One of my favorite aspects of life in Scotland is without question the pub culture. A “pub” in America tends to denote a rowdy bar, consisting mainly of raucous drunken people out for a good time. Such pubs definitely exist in Scotland as well, and on Friday and Saturday nights are pretty easy to come by. However, many go beyond hazy, drunken locations. Scottish pubs also serve as communal living rooms where one can meet friends and enjoy a casual drink or two. They’re similar to a Starbucks in the States, only with a liquor license and good, home-cooked meals to boot. Many Scotsmen will stop by their favorite pub on a weeknight for a casual pint or two with friends, a relaxing way to wind down after a long day. An atmosphere often complete with a guitarist playing in a corner or a rugby match on the TV further completes the comfy ambiance. Moreover, people are incredibly friendly, happy to meet others who have stopped in for some quality rest and relaxation like themselves.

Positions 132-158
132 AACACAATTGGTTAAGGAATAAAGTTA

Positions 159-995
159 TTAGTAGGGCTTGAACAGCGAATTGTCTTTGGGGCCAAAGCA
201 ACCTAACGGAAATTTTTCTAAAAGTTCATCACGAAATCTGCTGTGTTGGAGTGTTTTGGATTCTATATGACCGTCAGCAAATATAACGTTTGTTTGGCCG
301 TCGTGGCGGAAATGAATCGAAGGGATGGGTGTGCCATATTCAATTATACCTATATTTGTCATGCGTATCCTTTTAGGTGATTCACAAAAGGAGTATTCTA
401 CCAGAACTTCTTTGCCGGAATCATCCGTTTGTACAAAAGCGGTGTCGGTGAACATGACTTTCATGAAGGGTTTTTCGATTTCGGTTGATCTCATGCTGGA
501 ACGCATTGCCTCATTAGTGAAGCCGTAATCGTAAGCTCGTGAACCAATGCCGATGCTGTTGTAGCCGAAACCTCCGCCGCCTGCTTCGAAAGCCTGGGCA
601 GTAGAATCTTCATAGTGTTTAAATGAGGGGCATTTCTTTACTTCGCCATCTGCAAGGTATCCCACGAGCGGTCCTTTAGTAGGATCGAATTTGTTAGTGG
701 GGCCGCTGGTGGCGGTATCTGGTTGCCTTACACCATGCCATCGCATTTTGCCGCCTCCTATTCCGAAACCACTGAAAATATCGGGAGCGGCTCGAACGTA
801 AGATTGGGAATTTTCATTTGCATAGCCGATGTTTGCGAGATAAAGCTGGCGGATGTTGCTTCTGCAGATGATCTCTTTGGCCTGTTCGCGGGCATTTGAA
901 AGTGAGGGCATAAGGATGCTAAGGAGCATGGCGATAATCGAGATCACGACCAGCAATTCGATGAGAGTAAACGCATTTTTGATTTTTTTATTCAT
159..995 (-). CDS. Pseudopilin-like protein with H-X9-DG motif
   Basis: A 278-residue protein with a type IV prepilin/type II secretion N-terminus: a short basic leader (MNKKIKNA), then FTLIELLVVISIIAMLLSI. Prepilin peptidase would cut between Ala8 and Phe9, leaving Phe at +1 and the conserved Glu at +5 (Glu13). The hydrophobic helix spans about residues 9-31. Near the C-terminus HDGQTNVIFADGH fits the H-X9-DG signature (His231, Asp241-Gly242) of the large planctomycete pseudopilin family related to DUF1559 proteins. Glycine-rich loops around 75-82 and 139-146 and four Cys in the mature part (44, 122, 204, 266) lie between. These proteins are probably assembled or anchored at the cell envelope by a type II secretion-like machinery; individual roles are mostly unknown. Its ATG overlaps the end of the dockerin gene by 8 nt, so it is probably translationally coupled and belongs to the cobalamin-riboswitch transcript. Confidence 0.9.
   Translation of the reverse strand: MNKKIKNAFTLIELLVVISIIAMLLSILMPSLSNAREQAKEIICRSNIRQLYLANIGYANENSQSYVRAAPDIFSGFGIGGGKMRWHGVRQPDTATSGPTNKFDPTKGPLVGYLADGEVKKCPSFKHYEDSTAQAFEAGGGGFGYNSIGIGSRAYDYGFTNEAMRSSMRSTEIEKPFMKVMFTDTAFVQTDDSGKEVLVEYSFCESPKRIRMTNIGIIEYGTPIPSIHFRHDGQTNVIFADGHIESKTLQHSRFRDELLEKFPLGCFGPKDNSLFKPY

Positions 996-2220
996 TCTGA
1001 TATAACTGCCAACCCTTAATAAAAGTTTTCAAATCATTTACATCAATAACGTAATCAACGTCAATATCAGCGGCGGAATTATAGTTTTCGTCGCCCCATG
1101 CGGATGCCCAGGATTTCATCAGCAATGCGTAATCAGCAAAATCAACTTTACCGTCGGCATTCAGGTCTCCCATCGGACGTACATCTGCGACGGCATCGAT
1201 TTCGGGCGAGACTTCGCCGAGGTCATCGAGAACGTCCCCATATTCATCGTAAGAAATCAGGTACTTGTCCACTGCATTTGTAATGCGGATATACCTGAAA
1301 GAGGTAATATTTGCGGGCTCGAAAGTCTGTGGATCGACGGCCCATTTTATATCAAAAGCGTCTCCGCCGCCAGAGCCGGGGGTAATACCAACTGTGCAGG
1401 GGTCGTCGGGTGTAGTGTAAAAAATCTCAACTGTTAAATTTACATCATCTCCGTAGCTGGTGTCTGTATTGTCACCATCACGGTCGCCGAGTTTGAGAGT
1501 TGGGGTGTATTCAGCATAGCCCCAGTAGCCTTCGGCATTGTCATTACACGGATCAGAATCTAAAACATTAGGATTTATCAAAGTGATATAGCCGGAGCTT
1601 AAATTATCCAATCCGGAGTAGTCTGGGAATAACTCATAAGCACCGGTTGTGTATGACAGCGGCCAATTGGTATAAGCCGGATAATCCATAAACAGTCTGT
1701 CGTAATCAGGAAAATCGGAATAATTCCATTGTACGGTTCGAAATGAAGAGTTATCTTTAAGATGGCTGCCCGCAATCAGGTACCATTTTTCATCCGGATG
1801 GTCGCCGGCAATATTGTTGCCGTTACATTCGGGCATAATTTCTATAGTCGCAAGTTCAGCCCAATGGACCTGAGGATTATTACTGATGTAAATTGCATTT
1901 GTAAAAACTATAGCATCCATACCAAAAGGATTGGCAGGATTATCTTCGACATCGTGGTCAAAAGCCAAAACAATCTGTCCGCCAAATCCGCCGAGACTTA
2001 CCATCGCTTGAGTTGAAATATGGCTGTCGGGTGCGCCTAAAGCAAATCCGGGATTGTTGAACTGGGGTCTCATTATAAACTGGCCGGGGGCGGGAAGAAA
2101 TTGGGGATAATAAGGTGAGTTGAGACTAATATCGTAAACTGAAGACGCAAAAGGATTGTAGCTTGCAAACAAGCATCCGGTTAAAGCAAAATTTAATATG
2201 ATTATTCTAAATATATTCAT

Pub highlights thus far include an hour-long conversation with two lawyers from Glasgow on American pop-culture, a pub band’s Gaelic rendition of “Sweet Home Alabama,” and a discussion with a bartender from Aberdeen on his favorite Shakespearean works. I’ve found pubs to be one of the best ways to truly absorb Scottish culture, and I wish more existed for the American PUBlic.